FIG. 4 shows an image equivalent to FIG. 3 but which satisfies the skeleton image conditions;

FIG. 5 illustrates the skeleton image of the FIG. 1 target;

FIGS. 6A and 6B show part of another skeleton image in which contour values have been assigned to the pixels of the skeleton; and

FIG. 7 shows a block diagram which illustrates the operation of the aimpoint location process.


In order to determine the aimpoint for a given target, a skeleton image has to be obtained from an image of a viewed scene containing the target. As shown in FIG. 7, step 100, a binary image is formed of the target by any convenient method known to those skilled in the art. This binary image is shown in FIG. 1 and comprises, an array of pixels each having a value of either `0` (corresponding to the background) or `1` (corresponding to the target).

The binary image of FIG. 1 is contoured, step 101, to provide a weighting for each pixel of the target area. In order to do this, the array is scanned, raster fashion, until the first `1` is located. This `1` is the starting point for the first contour, the boundary contour. Moving in a clockwise direction, all pixels on the boundary are assigned the contour value of `2`, see FIG. 2. The array is scanned again as before until the first `1` is located, then as before all the pixels having a value of `1` inside the boundary contour (having a value `2`) are assigned the value `4` when moving in a clockwise direction. This process is repeated, each of the inner contours being assigned a value two greater than its adjacent outer contour, until no more pixels having a value of `1` are located. The completed contoured image is illustrated in FIG. 3.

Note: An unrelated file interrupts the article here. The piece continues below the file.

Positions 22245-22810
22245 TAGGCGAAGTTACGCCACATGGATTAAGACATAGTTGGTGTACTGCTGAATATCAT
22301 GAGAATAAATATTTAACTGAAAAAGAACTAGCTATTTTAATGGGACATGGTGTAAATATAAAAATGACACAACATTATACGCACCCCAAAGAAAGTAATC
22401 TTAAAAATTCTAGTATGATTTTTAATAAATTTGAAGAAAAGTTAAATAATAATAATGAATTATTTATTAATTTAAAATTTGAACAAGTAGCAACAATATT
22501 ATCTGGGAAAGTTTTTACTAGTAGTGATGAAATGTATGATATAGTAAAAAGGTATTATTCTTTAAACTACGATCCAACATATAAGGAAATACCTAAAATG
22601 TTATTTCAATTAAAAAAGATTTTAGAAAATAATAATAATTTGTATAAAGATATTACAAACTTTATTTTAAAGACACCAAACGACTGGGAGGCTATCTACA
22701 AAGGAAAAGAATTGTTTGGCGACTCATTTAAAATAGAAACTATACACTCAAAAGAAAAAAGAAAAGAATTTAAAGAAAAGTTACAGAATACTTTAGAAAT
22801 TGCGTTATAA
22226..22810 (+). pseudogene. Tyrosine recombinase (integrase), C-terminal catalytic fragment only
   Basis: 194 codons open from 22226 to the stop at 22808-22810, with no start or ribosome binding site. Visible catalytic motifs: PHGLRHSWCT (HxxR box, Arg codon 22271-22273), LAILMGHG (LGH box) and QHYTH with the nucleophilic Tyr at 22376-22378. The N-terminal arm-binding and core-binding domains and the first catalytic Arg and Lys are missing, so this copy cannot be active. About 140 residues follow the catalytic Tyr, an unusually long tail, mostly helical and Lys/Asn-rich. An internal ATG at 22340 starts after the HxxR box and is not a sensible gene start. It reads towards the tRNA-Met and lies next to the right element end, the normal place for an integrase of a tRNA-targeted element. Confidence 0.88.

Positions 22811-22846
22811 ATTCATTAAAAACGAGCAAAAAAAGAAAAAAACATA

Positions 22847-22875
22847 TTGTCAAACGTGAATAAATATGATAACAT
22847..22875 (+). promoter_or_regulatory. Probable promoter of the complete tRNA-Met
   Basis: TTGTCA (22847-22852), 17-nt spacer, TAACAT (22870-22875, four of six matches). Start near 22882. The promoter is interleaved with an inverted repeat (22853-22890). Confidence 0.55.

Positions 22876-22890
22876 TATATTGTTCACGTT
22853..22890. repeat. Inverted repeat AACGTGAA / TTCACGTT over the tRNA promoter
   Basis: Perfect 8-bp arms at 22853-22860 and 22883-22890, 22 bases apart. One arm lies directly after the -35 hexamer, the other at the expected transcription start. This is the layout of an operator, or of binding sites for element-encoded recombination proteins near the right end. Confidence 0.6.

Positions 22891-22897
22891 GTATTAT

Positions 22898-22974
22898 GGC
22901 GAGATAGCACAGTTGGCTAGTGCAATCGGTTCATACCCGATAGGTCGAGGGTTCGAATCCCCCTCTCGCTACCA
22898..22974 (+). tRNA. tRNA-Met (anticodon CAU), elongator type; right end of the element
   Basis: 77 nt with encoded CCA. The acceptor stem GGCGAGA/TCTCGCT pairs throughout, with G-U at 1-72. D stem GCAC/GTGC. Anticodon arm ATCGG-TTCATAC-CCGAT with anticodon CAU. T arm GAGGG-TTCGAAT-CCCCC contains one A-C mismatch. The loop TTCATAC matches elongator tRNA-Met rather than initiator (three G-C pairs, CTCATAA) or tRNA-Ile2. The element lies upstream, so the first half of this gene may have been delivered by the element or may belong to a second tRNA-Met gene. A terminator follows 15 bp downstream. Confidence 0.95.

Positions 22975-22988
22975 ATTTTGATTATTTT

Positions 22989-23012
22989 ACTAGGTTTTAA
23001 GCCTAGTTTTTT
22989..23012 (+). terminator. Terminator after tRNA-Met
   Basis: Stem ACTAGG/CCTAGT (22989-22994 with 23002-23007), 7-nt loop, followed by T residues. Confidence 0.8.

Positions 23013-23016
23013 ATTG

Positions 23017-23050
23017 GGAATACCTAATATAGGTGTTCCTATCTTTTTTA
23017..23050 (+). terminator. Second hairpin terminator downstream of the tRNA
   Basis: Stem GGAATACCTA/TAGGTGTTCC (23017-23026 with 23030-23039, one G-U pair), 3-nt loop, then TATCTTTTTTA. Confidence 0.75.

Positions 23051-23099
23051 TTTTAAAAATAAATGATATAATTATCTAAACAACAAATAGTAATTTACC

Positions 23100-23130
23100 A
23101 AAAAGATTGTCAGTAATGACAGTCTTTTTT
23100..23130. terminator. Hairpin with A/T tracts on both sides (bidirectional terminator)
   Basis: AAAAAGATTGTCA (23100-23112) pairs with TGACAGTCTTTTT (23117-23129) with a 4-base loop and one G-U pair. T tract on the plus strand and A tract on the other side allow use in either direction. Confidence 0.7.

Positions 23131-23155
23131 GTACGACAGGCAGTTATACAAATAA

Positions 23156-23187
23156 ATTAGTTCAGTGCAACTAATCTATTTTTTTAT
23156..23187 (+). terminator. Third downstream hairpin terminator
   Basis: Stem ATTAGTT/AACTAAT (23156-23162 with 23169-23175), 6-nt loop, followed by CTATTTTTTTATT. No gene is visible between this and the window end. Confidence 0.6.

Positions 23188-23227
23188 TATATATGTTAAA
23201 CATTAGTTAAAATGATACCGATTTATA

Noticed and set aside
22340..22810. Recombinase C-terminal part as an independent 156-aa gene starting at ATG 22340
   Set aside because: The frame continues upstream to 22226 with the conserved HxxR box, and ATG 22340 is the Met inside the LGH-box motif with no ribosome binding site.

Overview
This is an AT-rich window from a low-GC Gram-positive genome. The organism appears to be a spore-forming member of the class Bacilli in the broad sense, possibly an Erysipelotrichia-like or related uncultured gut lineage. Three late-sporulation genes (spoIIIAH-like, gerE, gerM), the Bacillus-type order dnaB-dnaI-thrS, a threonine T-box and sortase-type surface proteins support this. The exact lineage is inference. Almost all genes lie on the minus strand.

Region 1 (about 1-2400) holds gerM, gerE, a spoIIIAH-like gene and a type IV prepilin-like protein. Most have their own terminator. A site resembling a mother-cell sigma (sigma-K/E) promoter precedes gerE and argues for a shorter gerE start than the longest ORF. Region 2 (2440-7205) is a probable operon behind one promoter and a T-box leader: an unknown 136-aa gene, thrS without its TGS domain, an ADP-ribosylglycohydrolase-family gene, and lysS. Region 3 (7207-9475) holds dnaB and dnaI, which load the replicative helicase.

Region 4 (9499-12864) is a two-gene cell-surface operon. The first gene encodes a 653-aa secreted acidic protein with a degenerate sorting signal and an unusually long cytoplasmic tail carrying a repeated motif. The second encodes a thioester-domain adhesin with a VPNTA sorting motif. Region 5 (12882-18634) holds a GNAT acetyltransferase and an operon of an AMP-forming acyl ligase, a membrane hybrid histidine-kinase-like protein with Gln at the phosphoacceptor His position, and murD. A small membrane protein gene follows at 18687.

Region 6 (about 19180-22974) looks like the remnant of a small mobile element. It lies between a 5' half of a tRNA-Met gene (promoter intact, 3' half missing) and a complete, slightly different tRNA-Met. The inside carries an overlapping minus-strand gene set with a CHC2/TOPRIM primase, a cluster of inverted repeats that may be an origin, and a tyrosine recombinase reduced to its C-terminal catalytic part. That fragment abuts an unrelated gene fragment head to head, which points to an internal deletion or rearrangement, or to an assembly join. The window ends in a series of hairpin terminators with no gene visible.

At the same time as the contoured image is being produced, another `image` of the binary array is formed. Similar processing is used for the contoured image but certain `test` conditions have to be satisfied at each pixel. As before, the first `1` is located by scanning the binary array raster fashion. Once this `1` is located a 3.times.3 operator is applied to it, step 102, the operator being:

     A               B     A                                                   
     B               C     B                                                   
     A               B     A                                                   

The pixel C is the one to which the `test` conditions are applied, and in this case is the first `1`. The other pixels of the operator respectively take the values of the eight neighbouring pixels unless any of those pixels does not have the value `1`. For each pixel which does not have the value `1`, the relevant pixel of the operator is given the value `0`.

For example, for the first `1`, we get:

     0               0     0                                                   
     0               1     1                                                   
     1               1     1                                                   

The `test` conditions are then applied: